AMONG THE 144 wards under Kolkata Municipal Corporation (KMC), 100 have significantly higher arsenic contamination in water than the limits deemed safe by the World Health Organisation (WHO).
The arsenic contamination threat in Kolkata has changed alarmingly since 2009, said a study published in the Environmental Monitoring and Assessment journal on September.
“It is clear that the groundwater arsenic contamination of Kolkata has changed drastically since 2009. The wards under arsenic contamination threat have increased in number, and the situation in most parts of Kolkata has become seriously alarming,” the study said, adding that this increase in contamination isn’t just related to the increase in population, but also dependent on the “lack of groundwater replenishment in certain regions”.
The study — conducted by Arindam Malakar, Samirul Islam, Mohammed Ashif Ali and Sugata Ray of Kolkata’s Indian Association for the Cultivation of Science — has studied water samples collected from hand tubewells (general depth varying between 45 m to 60 m) installed by the KMC in 144 wards.
According to the study, the Centre’s decision to keep the arsenic level in water at 50 µg/L was “rather relaxed”, as the same for WHO is 10 µg/L.
“Hundred wards out of 144 have alarming level of arsenic contamination in their unconfined shallow water table… Of the 100 infected wards, 51 (35.4 per cent) have arsenic level above 50 µg/L, while the level in the rest is between 11 to 50 µg/L… Only 30 per cent of wards (44) across the city have arsenic levels below 10 µg/L…” the report said.
It added that while in 2009, arsenic contamination was limited to central, southeast, and western regions of the city, the study found that while the “major area in north and central Kolkata has entered the red zone (critical)”, “parts of south and far west Kolkata have recovered” with arsenic contamination less than 10 µg/L.
“The most dramatic change was observed in north Kolkata, while the far-north has jumped to the red zone (critical) from the green zone (safe) over a period of seven years,” the study said.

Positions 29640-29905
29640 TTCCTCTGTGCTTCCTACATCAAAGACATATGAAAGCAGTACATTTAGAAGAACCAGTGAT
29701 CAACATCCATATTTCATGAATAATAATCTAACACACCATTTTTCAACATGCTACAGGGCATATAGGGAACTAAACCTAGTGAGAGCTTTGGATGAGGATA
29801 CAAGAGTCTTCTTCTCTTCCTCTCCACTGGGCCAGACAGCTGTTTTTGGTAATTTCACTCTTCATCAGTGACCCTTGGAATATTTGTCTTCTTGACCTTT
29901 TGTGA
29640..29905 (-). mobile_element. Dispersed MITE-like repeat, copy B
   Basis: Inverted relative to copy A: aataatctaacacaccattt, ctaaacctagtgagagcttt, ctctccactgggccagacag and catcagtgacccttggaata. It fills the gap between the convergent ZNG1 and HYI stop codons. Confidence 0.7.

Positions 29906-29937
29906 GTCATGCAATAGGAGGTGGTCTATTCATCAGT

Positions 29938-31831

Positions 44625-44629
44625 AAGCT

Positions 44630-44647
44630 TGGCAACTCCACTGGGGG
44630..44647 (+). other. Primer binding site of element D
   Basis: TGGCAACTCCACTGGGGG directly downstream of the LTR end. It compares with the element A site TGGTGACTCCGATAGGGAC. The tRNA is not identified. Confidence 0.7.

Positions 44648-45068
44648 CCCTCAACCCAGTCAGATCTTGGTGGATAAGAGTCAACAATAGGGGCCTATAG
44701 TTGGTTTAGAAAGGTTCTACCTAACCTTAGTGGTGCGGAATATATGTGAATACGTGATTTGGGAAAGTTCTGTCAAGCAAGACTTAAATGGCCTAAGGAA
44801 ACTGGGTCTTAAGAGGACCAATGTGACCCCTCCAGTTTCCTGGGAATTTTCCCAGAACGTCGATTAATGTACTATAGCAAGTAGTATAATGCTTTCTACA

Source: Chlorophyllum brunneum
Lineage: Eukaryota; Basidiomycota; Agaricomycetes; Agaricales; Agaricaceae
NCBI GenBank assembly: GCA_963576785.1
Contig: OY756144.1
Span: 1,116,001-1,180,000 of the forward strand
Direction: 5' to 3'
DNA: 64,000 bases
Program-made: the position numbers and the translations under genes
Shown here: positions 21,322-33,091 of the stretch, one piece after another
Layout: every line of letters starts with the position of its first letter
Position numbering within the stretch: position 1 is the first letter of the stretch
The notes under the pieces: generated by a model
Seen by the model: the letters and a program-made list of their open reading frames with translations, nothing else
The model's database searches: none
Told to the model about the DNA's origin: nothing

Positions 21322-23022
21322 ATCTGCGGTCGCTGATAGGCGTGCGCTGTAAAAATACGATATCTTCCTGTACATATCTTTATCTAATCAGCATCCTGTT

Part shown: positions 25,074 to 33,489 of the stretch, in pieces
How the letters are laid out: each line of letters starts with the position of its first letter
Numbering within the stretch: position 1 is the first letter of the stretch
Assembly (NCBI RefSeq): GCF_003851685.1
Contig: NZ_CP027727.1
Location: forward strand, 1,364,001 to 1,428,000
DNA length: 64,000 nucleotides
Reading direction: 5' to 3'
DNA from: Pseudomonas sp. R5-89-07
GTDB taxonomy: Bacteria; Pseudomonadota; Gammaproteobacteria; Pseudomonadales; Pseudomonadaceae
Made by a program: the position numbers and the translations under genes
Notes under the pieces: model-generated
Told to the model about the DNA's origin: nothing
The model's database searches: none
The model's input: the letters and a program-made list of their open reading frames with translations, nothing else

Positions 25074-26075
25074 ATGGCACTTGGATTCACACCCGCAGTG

While the study noted that the rapid decline in the quality of water in north Kolkata is “somewhat puzzling”, it pointed out the possibility of rapid urbanisation at Rajarhat being a possible reason.
“There had been quite rapid urbanisation in some parts of this region too, and if one considers the growth of the new township at the northeastern part of the city (Rajarjat-New Town), the observation may not be entirely surprising,” it added.
According to the study, central-south and east Kolkata have traditionally had arsenic contamination in water. The reason: Water here flows continuously through the year to the “central trough”, increasing arsenic contamination.
Moreover, while eastern, central-south and south Kolkata get reasonable rainwater replenishment, central Kolkata has nearly no replenishment other than the groundwater that flows from surrounding areas, explaining the massive decline over the last seven years.
The study concludes that “artificial recharge and rainwater replenishment” have become a necessity to deal with the situation.
“But before that, extending treated water supply service to the whole of Kolkata needs to be taken up urgently” to stop human consumption of contaminated groundwater.
When contacted, researcher Sugata Ray said: “There are lots of problems. When you use water from the ground, it also needs to be replenished. For instance, if rainwater falls on your roof and then flows through a pipe into the drain, it doesn’t get into the ground.
“The more you cover the ground with concrete, the less you replenish the groundwater. You have rainfall, but everything is concretised. So as a result, the groundwater level decreases, and proportionately, contamination increases,” he added.
“So, when you have large parts of the city like Rajarhat and along EM Bypass seeing construction — which requires large amounts of water — a lot of groundwater is replenished,” he added.
“There is a correlation between population density and increase in construction and arsenic in water. The presence of arsenic in Bengal and Bangladesh is a part of the soil’s chemistry. But in this case, you will see that there are no new constructions in Park Street. But in these areas or even north of Kolkata, where old homes are being replaced with new flats, arsenic is increasing because of groundwater depletion,” said Ray.
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